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Feb 17, 2006
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749
Location
Luling, Texas
Adverse Yaw acts counter to the roll in a turn. The nose tends to swing out, away from the roll. As far as I know, there is no fixed-wing aircraft that doesn't experience adverse yaw.
 

Hannibal308

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Jan 27, 2022
Messages
8
Adverse Yaw acts counter to the roll in a turn. The nose tends to swing out, away from the roll. As far as I know, there is no fixed-wing aircraft that doesn't experience adverse yaw.
Thank you.

A swept flying wing with a Bell Shaped Lift Distribution curve has the tips of the wings creating a small degree of down force during flight…just as the horizontal stabilizer does on your designs. When an aileron is deflected the downward force is reduced allowing the wing to rise. Induced drag is decreased and thus results in proverse yaw. The downward rolling wing, because the aileron (or elevon, in the case of many flying wings) is deflected to produce an increase in down force (lift downward) creates more induced drag which also acts as proverse yaw. No vertical stabilizer or rudder is necessary to maintain coordinated flight IF designed correctly.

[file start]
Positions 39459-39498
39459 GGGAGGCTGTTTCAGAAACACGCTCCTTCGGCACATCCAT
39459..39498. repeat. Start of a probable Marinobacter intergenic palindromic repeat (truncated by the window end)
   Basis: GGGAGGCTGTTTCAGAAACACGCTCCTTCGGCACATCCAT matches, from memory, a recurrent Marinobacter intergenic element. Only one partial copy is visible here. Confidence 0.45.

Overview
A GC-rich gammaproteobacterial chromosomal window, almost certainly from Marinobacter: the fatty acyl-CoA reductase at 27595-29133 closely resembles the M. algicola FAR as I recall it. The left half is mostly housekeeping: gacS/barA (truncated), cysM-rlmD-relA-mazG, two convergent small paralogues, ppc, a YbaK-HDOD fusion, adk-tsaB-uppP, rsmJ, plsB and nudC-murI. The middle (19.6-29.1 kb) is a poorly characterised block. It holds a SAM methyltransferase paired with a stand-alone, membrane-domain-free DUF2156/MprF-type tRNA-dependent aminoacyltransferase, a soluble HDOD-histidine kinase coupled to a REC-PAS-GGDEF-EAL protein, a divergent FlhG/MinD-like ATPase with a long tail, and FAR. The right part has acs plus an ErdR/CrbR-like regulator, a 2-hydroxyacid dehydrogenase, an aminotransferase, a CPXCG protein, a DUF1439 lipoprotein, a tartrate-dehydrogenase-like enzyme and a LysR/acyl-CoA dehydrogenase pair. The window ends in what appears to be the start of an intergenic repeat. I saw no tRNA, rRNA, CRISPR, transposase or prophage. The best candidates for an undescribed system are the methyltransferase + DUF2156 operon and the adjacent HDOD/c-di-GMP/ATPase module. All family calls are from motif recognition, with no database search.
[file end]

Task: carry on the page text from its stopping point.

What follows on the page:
By the way…your “Crotch ‘Stang” is so flippin’ cool!
 

J.L. Frusha

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Feb 17, 2006
Messages
749
Location
Luling, Texas
By the way…your “Crotch ‘Stang” is so flippin’ cool!
Thank you. I worked for over a month putting all of it into the right scale to look right and BE a flying crotch-rocket.

Think I'd have to wear a full rescue harness clipped to the thing, to insure buffeting doesn't toss me off of it.